Betting on an upcoming game? BBB warns about scams

(AP Photo/Wayne Parry)
Published: Mar. 14, 2023 at 10:14 AM CDT
Email This Link
Share on Pinterest
Share on LinkedIn

BATON ROUGE, La. (WAFB) - The Better Business Bureau said that as sports betting has grown in popularity, so have scams related to sports betting.

The BBB said more people have reported getting scammed after placing bets with scam sports betting websites or apps.

Scam victims report finding a website or app that looks trustworthy. The website or app may even offer an enticing bonus. According to the BBB, the victims place a bet, try to cash out winnings, and eventually have trouble withdrawing the winning money.

According to the BBB, scammers will often make up excuses. For example, the scammers will claim they’ve experienced technical issues or insist that a victim provide more proof of their identity.

“I deposited money to put a wager for a sports game. I won the bet and attempted three times to cash out and 3 times it was declined,” one scam victim said. “Spoke to their representative, and they needed a picture of my driver’s license, a photo of myself holding my ID, and a blank check from my bank. With all the run around I’ve been given, it prompted me to read their reviews. All horrible reviews of a scam. Called my credit card company to file a fraud report.”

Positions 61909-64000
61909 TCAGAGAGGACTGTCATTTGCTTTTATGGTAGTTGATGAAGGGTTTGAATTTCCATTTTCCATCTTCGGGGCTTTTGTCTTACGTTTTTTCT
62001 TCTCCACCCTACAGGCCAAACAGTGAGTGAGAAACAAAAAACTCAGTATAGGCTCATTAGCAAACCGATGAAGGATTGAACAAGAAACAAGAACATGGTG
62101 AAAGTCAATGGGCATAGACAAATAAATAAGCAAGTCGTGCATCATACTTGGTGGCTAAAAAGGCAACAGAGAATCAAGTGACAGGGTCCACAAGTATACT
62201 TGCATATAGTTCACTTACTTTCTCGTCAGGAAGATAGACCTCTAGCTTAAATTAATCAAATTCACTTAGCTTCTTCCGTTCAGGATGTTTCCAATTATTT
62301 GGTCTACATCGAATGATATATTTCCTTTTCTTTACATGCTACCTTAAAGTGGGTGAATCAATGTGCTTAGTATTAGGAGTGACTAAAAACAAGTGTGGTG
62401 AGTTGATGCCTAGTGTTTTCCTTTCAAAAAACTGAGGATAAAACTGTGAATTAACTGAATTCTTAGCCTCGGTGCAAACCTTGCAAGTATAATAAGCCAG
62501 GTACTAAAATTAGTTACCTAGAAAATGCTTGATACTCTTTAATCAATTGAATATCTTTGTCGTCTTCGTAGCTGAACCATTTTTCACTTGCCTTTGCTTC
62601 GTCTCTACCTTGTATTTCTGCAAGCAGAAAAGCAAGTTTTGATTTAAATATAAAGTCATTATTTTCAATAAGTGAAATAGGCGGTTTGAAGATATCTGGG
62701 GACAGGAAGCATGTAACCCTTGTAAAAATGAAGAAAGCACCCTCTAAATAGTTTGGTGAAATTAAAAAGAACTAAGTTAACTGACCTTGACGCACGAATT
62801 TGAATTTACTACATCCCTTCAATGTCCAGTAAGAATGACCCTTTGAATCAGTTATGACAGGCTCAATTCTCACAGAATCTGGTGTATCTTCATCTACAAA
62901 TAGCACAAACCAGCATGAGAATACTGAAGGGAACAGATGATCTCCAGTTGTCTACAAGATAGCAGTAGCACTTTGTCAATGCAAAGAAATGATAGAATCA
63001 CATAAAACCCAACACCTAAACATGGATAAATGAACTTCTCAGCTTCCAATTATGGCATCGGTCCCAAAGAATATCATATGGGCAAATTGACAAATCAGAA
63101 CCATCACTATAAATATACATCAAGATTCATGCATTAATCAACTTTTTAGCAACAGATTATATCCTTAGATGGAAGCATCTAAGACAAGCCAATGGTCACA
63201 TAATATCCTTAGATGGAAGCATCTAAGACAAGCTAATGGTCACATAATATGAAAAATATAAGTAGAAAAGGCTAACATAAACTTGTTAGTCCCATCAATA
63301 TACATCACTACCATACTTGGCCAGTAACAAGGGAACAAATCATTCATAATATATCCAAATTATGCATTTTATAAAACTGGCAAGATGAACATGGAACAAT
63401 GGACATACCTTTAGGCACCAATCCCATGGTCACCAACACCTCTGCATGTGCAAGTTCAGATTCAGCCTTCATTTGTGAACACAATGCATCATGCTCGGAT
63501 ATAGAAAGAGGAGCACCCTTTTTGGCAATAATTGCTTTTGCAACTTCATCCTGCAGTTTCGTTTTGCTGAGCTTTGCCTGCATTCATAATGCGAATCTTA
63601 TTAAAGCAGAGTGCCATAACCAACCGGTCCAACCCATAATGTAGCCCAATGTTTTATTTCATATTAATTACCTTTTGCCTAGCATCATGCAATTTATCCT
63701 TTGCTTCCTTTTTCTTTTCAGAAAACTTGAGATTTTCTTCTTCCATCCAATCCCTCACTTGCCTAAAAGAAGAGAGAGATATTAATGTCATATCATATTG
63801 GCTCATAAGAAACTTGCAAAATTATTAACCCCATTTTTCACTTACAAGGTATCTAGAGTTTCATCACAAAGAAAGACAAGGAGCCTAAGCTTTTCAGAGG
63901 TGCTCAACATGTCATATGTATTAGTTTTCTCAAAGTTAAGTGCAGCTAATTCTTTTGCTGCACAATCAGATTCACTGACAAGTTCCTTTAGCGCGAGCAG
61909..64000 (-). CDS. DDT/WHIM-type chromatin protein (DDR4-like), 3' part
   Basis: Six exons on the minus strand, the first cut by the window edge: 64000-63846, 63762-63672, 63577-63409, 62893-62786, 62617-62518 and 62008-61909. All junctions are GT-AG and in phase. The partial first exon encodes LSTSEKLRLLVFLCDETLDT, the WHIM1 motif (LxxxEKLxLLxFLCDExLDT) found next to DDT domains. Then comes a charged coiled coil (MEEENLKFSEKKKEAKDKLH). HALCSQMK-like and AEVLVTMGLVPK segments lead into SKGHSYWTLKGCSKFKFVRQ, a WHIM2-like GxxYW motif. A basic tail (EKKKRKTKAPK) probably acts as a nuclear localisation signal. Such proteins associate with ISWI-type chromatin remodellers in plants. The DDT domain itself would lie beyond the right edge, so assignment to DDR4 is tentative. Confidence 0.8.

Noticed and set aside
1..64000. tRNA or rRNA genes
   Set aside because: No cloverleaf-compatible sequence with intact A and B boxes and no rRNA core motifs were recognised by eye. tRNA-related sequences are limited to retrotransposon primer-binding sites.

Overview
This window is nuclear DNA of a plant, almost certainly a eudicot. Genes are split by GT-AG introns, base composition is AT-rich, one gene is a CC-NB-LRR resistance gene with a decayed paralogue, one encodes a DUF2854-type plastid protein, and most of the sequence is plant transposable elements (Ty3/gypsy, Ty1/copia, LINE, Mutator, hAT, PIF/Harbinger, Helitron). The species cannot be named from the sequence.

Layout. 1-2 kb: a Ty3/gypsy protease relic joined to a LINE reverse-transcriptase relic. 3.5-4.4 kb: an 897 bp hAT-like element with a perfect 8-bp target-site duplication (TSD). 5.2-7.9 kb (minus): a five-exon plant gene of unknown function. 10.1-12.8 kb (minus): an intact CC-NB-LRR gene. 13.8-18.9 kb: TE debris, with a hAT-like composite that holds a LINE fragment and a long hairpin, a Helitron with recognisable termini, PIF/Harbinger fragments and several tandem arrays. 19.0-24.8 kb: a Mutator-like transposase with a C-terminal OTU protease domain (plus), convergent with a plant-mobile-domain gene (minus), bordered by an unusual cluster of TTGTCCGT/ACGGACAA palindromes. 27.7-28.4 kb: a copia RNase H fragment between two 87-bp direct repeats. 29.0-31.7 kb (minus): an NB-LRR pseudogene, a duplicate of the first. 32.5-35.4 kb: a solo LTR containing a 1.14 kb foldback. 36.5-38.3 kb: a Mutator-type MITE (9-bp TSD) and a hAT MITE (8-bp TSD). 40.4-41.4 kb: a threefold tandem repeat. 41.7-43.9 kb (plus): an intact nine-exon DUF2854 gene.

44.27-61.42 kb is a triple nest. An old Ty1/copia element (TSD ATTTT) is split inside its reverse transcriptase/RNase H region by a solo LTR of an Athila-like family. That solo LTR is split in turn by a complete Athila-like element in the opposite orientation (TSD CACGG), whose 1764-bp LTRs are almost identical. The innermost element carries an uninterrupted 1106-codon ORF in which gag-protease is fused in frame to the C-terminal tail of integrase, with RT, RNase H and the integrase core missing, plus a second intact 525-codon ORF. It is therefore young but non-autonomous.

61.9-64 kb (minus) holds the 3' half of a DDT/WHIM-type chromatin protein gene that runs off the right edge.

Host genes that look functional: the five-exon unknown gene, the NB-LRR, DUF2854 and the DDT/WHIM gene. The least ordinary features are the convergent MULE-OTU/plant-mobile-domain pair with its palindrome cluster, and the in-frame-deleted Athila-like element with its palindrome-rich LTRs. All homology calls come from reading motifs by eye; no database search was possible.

The below tips were released by the BBB to avoid becoming the victim:

  • Look for an established, approved service. Look for “white-listed” sports books that have been approved by your area’s gaming commission. In the United States, ESPN has a list of where sports betting is legal.
  • Don’t fall for tempting ads. Ignore gambling-related pop-up ads, email spam, or text messages.
  • Read the fine print on incentives. Gambling sites and apps often offer incentives or bonuses to new users and around major games. But like any sales pitch, these can be deceptive. Be sure to read the fine print carefully.
  • Even legitimate sports betting sites have the right to freeze your winnings. Gambling companies can restrict user’s activity for “seeming to have an ‘unfair advantage’ or ‘irregular playing patterns,’” reports Lifehacker. Be sure to check the terms of service.

Click here to report a typo.